The Moon and Your Menstrual Cycle

ISABELLA TORCHIA / OCT 29, 2020

With both the spooky blue moon approaching October 31st and my period most likely arriving on the same day (thank you tracking apps), I couldn't help but wonder— like the moon controls the tides, does the moon also control my period? *insert GIF of Carrie Bradshaw typing here* 

Throughout history, there have been cultures and civilizations that believed there's a relationship between the phases of the moon (aka the lunar cycle) and the phases of a menstrual cycle. There’s even evidence that suggests this belief goes as far back as Ancient Rome and Ancient Greece. The words menstruation and menses come from the Latin and Greek words that mean month (mensis) and moon (mene) after all. 

lunar cycle

A big reason it was so widely accepted for so long is the fact that both cycles are approximately 28 days long. BBC’s Science Focus also suggests Charles Darwin perpetuated this belief, claiming it proved our ancestors lived near the ocean and needed to sync with the tides. A survival WAP if you will. 

Since then, there’s been some more extensive research that explores the link between the moon cycle and the human menstrual cycle. Let’s get into it.

Does the Moon Affect my Menstrual Cycle?

Sorry witchesultimately, no! According to recent studies, there’s actually no direct correlation between the phases of the moon or the lunar month and human menstrual cycles. While it’s true the moon’s gravitational pull is powerful enough to control the ocean’s tides, there’s no scientific evidence that proves that the moon can affect the ebb and flow of your cycle.

Based on research conducted by Clue, your menstrual cycle and the lunar cycle may indeed link up, but only because your cycle length is so similar. The fact both cycles are pretty much the same length is interesting though, and there are a few theories about that as well. One of the main beliefs is that moon light can have an impact on some of our biological processes. It’s not a crazy theory as far as theories go— as we know that light can have an impact on people’s bodies. One of Clue’s recent studies demonstrates that some people who work night shifts are more likely to have irregular cycles, which is possibly due to light exposure. 

However, because everyone’s cycle is different (and everyone’s light sensitivity is different too), there isn’t a consistent conclusion. And while there’s no direct link between the moon and your menstrual cycle, that doesn’t mean it can't be significant to you.

The Significance of the Moon Cycle

Ancient peoples weren't the only ones connecting the moon and menstrual cycles. To this day, many people still find comfort, empowerment, and spiritual meaning by mapping their cycles to the moon phases.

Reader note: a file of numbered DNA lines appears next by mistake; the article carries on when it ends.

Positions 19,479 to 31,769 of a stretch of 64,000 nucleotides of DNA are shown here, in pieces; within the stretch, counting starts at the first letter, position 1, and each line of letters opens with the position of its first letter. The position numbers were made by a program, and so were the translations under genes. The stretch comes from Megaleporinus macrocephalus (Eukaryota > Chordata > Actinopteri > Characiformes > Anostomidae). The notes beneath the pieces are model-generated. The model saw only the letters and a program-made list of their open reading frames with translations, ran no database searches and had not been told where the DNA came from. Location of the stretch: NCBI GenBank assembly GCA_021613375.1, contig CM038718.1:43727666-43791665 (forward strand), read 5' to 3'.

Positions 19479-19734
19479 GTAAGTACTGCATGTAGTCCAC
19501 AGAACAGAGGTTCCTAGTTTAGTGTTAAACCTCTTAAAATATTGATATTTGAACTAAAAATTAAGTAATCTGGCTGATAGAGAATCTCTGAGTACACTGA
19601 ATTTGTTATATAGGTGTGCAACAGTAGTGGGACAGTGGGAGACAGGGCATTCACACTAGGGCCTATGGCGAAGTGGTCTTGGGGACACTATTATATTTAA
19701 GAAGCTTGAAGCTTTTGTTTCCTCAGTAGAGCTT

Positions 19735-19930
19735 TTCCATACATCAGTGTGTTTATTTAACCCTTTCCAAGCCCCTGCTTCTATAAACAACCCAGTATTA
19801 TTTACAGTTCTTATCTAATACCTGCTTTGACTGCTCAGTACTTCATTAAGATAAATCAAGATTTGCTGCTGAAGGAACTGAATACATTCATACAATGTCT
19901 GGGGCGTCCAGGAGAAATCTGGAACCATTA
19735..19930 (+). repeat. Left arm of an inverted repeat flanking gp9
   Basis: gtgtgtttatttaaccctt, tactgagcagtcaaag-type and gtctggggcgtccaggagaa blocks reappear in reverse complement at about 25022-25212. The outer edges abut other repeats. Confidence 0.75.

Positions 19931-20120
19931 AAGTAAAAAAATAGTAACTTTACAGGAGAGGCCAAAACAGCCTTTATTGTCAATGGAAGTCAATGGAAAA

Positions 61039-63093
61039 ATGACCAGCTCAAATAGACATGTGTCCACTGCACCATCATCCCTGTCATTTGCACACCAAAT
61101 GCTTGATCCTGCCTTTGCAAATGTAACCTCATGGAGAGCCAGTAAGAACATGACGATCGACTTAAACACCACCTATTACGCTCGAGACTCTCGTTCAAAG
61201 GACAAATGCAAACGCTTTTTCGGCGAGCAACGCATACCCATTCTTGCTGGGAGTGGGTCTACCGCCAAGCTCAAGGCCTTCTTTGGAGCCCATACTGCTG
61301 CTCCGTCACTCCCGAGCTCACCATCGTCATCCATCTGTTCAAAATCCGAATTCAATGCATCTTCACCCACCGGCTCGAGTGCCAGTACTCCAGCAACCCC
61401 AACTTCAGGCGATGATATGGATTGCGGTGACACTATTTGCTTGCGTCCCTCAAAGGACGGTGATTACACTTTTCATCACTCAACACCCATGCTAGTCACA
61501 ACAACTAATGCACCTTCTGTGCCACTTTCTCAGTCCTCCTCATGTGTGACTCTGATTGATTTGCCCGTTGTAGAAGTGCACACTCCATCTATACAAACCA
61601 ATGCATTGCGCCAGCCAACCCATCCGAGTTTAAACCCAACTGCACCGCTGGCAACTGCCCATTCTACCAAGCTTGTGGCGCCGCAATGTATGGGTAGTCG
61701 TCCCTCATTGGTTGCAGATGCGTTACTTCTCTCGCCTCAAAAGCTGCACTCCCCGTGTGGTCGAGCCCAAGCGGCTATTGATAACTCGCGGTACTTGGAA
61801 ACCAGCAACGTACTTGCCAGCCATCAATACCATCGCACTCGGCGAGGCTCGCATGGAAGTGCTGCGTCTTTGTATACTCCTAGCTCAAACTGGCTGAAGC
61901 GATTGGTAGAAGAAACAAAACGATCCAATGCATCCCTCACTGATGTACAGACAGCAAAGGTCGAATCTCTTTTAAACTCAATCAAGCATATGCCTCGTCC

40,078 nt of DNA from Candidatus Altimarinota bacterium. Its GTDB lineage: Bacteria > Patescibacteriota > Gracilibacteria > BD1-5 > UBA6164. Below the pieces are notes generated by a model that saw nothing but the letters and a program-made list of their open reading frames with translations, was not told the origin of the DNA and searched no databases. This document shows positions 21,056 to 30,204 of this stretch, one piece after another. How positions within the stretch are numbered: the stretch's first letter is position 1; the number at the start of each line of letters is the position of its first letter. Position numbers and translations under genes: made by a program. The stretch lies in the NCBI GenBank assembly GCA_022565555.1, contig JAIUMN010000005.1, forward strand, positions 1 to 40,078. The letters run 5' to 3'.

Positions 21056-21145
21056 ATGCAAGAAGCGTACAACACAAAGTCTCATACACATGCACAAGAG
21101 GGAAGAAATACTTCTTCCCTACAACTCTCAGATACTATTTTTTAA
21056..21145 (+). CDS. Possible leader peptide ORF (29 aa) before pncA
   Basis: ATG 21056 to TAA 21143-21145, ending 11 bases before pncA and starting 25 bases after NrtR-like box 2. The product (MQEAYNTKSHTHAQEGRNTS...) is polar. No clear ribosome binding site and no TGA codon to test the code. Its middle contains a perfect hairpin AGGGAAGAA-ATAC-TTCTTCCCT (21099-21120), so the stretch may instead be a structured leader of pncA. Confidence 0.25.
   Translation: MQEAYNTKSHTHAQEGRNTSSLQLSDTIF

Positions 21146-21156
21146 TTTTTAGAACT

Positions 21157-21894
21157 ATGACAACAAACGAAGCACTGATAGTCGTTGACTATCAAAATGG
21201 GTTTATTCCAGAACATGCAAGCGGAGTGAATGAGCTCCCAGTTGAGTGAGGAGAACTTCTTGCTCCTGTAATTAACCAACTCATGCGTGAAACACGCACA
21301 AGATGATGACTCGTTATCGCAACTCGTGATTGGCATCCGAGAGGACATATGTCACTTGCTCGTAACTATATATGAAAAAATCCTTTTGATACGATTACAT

This often plays off the traditional beliefs and lore that ovulation and fertility are linked to a full moon. It’s hard to know how this idea started, but it’s sometimes attributed to an ancient Assyrian astrological text that suggested that women are fertile during certain phases of the moon.

selene statue Statue of Selene the Greek Lunar Goddess found in the Berlin Pergamonmuseum

It can also feel really powerful knowing that so many ancient mythologies have female lunar deities. For example the Greek goddess Selene, the Roman goddess Luna, and the Chinese goddess Chang'e are all rulers of the moon. 

Scientifically Proven Factors That Affect Your Cycle

While the moon may not be one of them, there are a ton of other scientifically proven factors that can affect your cycle. Changes in your cycle happen all the time because the process is super delicate— so here some things that can influence your flow. If you have questions about any of these, make sure you consult your doctor (and not the stars): 

  • Lifestyle factors including stress, anxiety, exhaustion, and diet.
  • Pregnancy obviously stops your monthly cycle as fertilization and implantation stop your period. If you think you’re pregnant, visit your doctor for a check-up!
  • Polycystic ovary syndrome (PCOS) is a medical condition that can lead to infrequent or prolonged menstrual periods.
  • Uterine fibroids or polyps are benign growths that can cause heavy bleeding and disrupt your cycle and can be super painful.
  • Birth control & other medications interrupt your natural menstrual cycle in order to prevent pregnancy (that’s their main purpose).
  • Perimenopause happens just before menopause (when periods stop completely) and is usually characterized by an irregular menstrual cycle as periods gradually stop. Menopause is diagnosed when you go 12 months without a period.

To Infinity and Beyond

While there's no clear scientific explanation or proof, this doesn’t negate the fact that many people who get periods find value in tying their cycles to nature. 

It’s no wonder that so many cultures and civilizations found strength and comfort in ritualizing the moon's cyclical nature. So, don’t forget to establish your own personal rituals too. Whether that means following the lunar cycle in relation to your period or simply taking a hot bath or meditating to combat the emotional and physical symptoms of PMS— a ritual of any kind is always comforting. 

You can read all the peer-reviewed journals in the world but, at the end of the day, you know what your mind and body needs at any given time. So, when it comes to you and your menstrual cycle, you do you (boo 👻 )! 

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